The company behind McVities biscuits is turning to SAP's next generation S/4HANA Cloud ERP system to help the newly formed conglomerate move beyond paper-based, manual business processes and to create efficiencies in its supply chain.
You may have never heard of Pladis - the company created in 2016 when Turkish company Yildiz Holding brought together United Biscuits, Ulker, Godiva Chocolatier and DeMet's Candy Company - but you will have heard of its brands, namely: McVities biscuits and Godiva chocolates.
The company has annual revenues of more than US$5 billion.
S/4HANA Cloud is SAP's public cloud version for running its next generation enterprise resource planning (ERP) system.
The system runs on the SAP Cloud Platform, which is infrastructure agnostic, with Pladis choosing to run the system in SAP data centres instead of with Amazon Web Service (AWS), Microsoft Azure or Google Cloud Platform.
As the system is run using SAP's in-memory HANA data store, and across a distributed public cloud infrastructure, the promise is for better real time data availability across an entire business, something that would naturally be attractive to a newly formed global conglomerate looking to modernise its business processes.
Anthoula Madden, chief digital officer at Pladis Global has only been at the young company for a year and has been tasked with developing a digital strategy executing it quickly.
The first step was more cultural than technical however; taking a team of executives on a trip to Silicon Valley to show them the impact modern enterprise technology could have on their business.
In terms of executing on this strategy the first thing was getting an ERP solution in. "I had to explain that core ERP isn't the differentiator, it is a must-have," Madden told Computerworld UK. "The real game changer is how we interact with customers."
Integration and benefits
Now, as part of a broad modernisation plan at the global company, Pladis has rolled out S/4HANA Cloud for employees across its North America region, ahead of a planned global rollout.
Plaids opted for S/4HANA Cloud in October 2017 and went live in the first region in May this year. Madden says SAP's cloud product stood out because it would allow the business to get up and running as quickly as possible with a modern ERP system.
While some business units were familiar with SAP technology, although in old on-premise versions, many markets continue to use Excel spreadsheets or JD Edwards systems for planning, with many "looking like an 80s business" with "lots of paper", Madden said. Naturally these units are not linked up in any meaningful way.
The benefits of getting this core ERP system in place are typically wide ranging, but tend to boil down to access to real time business insights.
As Madden puts it: "We now have real time brand PnL [profit and loss]. We have changed the business model to be much more brand and consumer centric.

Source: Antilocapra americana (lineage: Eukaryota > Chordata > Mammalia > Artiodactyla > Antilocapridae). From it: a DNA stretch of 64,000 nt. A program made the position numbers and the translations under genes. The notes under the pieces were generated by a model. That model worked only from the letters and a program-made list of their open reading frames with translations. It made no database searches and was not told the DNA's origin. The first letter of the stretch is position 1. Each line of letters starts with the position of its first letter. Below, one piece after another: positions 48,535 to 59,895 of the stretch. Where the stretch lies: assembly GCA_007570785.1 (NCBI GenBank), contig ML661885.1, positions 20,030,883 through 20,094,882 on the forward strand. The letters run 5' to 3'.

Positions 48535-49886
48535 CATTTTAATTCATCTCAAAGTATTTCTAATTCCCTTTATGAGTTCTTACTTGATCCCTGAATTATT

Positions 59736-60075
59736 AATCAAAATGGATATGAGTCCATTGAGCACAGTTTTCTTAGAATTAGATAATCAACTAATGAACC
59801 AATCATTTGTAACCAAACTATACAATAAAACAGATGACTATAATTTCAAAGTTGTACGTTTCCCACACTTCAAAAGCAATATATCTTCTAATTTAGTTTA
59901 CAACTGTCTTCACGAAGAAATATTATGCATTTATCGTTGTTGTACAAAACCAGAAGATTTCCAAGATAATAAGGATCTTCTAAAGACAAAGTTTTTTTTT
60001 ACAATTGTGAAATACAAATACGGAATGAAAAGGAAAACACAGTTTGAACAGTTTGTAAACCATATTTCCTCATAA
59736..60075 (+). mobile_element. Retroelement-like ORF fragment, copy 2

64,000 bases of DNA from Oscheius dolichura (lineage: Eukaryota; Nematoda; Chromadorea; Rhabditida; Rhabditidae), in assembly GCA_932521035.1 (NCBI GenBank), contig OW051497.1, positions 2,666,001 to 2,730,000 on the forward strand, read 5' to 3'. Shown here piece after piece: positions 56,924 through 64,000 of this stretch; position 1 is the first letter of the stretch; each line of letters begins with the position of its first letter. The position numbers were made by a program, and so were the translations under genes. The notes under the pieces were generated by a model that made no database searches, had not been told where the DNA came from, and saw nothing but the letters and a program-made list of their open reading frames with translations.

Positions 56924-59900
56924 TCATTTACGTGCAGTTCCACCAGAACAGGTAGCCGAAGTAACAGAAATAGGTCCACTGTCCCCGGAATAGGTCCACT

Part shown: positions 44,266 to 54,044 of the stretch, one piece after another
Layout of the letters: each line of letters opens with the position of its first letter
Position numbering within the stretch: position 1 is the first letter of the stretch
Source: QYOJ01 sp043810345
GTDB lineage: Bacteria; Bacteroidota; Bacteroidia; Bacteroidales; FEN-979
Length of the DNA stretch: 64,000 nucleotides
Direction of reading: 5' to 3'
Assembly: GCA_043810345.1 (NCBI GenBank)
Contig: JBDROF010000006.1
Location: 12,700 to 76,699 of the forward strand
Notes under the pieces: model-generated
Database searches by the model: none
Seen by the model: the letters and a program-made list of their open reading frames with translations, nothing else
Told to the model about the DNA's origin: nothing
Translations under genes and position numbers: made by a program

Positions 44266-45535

"We can look at real time data and see our top customers, channels, volumes, top sales guys, where to focus our strategy in the US and where demand is, so it has been a complete revolution."
Naturally there have been some teething issues, starting with data quality and integration, all the way through to change management.
"Overall the business was positive about the implementation," Madden said. Staff that had joined the company from Nestle, for example, were familiar with SAP's ERP system, despite being initially "shocked by how rudimental things were to start".
It has been rolled out to 70 users across finance, sales and supply chain so far, who are responsible for over $250 million worth of business. S/4HANA Cloud pricing starts at $220 (£160) per user per month.
"There were some frustrations and there is that change management piece, and we try to explain that there needs to be some type of discipline around the system now, but overall at eight weeks in things are positive," Madden said.
"Finance is completely on board and the whole supply chain organisation is in learning mode but still positive and can see the value of real time reporting."
The key for Pladis is to create a more reactive culture where people across the supply chain can make quick decisions based on real time information.
"We had a lot of obsolete stuff in warehouses, we didn't buy in the most effective way," she admits. "We used to panic when we ran out of product and had things shipped to us, so any margins were eroded by transportation costs.
"Now we can plan depending on lead times to understand how the end-to-end supply chain works to optimise margins and operations."
Once the teething issues have been ironed out in North America the plan is to roll S/4HANA Cloud to China and Australia within six months, then some emerging markets and finally core markets in Turkey and the UK.
Then Madden would like to start leveraging some of the smarter, machine learning-enabled features available in S/4HANA Cloud.
"Of course we would love to leverage machine learning, but we need to get it embedded and create this new normal way of working," she said. "The next step would be predictive analytics and machine learning to automate [some processes]."
Melissa Di Donato, chief operations officer, SAP Digital Core admits that Pladis is something of an outlier when it comes to S/4HANA customers, in that it operated in a traditional industry which doesn't tend to have much of an appetite for public cloud solutions.
"We hugely value her," Di Donato said. "She literally embodies the vision of what we hope our customers will have, but she is still an anomaly and many other traditional companies just aren't there yet, but there are a lot more than six months ago and that will only increase."
(Reporting by Scott Carey, Computerworld UK)